THIRUVANANTHAPURAM: Featured in a shortfilm titled ‘Niramulla Nakshatrangal’, made a couple of years back by shortfilm maker K Swaminathan in association with Sarva Siksha Abhiyan. Back then, the differently-abled Jyotish was a Class II student at Vazhamuttam Government School. Now a Class V student, Jyotish seems to have come out of his shell.
Jyotish was one of the star performers at the launch of the Cultural Organisation of Differently Abled Children, an initiative by the Thiruvananthapuram district wing of SSA. The event had a number of cultural programmes put together by the differently abled, and the class V student’s performance was one of them.Being born without limbs, his limitions do not seem to bother the boy. Jyothish loves to play the keyboard. Given a chance, he wouldn’t mind dancing, with a few small moves.
Missing a major portion of each of his limbs, the differently abled boy was the subject of the 30 minutes long short film ‘Niramulla Nakshatrangal’.
The shortfilm was made with a clear aim in mind. “The film was made to offer an insight into the trauma parents of such differently abled children go through,”says Swaminathan about the film.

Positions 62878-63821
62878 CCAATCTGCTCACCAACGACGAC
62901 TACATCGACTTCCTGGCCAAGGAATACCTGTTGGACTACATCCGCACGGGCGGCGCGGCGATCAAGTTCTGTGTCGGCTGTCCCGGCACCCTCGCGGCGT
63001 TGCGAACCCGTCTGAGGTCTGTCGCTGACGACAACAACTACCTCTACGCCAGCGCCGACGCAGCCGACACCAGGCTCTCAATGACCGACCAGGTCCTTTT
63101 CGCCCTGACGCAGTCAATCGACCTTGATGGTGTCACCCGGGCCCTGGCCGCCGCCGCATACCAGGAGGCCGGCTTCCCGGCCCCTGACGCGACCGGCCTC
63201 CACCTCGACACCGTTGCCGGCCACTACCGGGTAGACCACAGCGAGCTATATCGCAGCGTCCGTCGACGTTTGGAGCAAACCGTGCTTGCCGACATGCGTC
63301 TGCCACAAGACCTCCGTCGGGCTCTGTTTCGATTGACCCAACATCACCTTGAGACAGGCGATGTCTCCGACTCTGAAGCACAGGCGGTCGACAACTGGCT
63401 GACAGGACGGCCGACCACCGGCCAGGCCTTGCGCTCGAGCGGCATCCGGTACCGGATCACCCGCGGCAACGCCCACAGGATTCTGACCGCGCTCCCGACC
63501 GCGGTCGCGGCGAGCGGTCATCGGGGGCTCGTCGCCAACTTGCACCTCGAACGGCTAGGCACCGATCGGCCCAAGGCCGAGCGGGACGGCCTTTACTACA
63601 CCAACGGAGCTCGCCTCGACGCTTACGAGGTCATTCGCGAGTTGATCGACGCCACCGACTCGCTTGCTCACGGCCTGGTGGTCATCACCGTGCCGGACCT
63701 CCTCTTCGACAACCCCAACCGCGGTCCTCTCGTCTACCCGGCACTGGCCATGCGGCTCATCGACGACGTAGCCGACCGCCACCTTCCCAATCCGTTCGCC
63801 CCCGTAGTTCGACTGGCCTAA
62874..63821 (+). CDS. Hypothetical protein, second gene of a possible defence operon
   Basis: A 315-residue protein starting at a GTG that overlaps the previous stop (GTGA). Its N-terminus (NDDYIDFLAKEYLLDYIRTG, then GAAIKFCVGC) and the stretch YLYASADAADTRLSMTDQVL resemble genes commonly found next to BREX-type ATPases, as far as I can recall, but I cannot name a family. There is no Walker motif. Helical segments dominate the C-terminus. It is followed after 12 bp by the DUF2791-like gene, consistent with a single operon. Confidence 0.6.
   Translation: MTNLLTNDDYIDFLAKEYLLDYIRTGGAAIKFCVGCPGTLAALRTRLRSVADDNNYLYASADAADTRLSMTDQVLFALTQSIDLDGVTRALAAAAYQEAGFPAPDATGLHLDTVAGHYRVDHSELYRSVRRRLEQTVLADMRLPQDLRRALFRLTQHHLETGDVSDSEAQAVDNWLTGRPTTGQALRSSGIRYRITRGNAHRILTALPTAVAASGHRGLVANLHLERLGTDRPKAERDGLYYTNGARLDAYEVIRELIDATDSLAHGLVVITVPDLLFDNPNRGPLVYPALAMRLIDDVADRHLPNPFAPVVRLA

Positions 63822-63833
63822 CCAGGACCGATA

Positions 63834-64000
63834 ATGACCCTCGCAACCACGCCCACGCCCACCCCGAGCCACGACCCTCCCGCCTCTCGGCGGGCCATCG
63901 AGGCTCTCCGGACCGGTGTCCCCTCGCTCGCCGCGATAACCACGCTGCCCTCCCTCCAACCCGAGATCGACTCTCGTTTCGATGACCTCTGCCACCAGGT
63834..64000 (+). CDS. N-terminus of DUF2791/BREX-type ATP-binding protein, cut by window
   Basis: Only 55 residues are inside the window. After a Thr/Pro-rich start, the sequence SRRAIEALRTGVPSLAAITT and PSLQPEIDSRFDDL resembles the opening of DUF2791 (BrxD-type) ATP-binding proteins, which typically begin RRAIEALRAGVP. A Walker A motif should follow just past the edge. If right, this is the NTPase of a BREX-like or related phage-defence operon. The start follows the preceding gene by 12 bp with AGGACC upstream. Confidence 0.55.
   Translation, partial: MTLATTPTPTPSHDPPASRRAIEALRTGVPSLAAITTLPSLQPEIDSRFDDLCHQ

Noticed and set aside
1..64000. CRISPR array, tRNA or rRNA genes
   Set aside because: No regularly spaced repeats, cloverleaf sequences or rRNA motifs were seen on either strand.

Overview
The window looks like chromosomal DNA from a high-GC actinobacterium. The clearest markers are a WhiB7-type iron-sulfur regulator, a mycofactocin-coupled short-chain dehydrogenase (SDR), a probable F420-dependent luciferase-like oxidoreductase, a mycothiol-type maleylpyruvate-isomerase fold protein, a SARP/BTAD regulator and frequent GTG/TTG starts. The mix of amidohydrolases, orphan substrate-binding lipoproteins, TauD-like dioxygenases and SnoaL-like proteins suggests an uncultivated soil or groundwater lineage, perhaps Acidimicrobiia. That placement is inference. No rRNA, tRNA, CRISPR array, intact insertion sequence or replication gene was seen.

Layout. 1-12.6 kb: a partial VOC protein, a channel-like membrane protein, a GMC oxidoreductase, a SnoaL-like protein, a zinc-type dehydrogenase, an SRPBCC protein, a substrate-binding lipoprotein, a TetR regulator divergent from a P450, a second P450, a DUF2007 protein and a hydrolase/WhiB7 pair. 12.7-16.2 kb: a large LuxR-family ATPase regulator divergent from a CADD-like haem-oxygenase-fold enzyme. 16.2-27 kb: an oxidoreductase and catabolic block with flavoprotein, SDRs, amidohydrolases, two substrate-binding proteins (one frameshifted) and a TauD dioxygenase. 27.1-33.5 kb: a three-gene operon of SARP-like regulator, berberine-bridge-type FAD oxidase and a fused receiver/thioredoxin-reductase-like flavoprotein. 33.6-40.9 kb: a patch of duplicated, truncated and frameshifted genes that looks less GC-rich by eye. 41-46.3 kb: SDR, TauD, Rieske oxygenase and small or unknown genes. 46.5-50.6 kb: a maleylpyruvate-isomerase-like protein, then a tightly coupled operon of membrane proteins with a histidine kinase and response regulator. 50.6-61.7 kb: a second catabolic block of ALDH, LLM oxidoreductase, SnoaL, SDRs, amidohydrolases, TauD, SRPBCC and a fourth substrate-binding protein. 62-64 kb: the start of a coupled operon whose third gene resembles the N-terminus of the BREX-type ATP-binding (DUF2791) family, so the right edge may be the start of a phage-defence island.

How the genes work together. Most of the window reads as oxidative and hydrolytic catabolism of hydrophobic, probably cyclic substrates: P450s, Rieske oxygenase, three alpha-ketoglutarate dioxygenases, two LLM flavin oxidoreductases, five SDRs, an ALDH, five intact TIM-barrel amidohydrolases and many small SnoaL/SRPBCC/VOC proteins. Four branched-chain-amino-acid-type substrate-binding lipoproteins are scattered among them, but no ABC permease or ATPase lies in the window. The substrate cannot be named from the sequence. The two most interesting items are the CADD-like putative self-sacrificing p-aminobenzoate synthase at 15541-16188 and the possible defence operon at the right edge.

The fictional film ‘Niramulla Nakshatrangal’ showed the difficulty the boy’s mother has to face in bringing him up. Left by his alcoholic father, the boy and his mother are left to fend for themselves. At one point, the mother is finally driven to suicide. However, they are discovered, after which he gets the opportunity to learn.
Elaborating Jyotish’s interest in dancing and playing the keybord, his mother Sheeba says, “ It was during his summer vacations after his class III examinations that he expressed a desire to learn the keyboard.” An average performer in studies, the boy has already mastered a few songs through his keyboard.
Now a part of CODAC, the student will form other talented special needs children from Government Schools within the city who will be further trained to hone their skills. CODAC is a platform to encourage differently abled kids to come out of their shell, states Sreekumaran, Project Officer SSA. He adds, “We want to make these children realise that they don’t have to wothdraw themselves into a shell. It is an effort to bring them to the mainstream.”